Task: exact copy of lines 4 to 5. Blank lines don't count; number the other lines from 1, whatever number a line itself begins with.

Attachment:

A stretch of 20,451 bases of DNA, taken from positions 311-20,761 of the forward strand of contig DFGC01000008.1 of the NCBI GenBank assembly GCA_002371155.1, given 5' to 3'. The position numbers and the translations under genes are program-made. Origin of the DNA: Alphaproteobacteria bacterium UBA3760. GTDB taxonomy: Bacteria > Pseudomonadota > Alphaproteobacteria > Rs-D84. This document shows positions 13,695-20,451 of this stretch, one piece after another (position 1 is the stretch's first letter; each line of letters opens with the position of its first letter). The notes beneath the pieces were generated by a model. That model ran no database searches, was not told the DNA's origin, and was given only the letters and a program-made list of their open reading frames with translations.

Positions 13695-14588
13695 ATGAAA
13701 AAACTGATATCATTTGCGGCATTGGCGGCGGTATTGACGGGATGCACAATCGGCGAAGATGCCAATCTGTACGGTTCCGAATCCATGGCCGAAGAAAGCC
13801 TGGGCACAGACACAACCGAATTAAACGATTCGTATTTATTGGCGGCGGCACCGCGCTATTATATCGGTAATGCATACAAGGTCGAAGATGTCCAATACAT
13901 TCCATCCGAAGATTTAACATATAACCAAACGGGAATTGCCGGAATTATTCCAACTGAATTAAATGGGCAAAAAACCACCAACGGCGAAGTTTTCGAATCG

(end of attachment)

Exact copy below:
13701 AAACTGATATCATTTGCGGCATTGGCGGCGGTATTGACGGGATGCACAATCGGCGAAGATGCCAATCTGTACGGTTCCGAATCCATGGCCGAAGAAAGCC
13801 TGGGCACAGACACAACCGAATTAAACGATTCGTATTTATTGGCGGCGGCACCGCGCTATTATATCGGTAATGCATACAAGGTCGAAGATGTCCAATACAT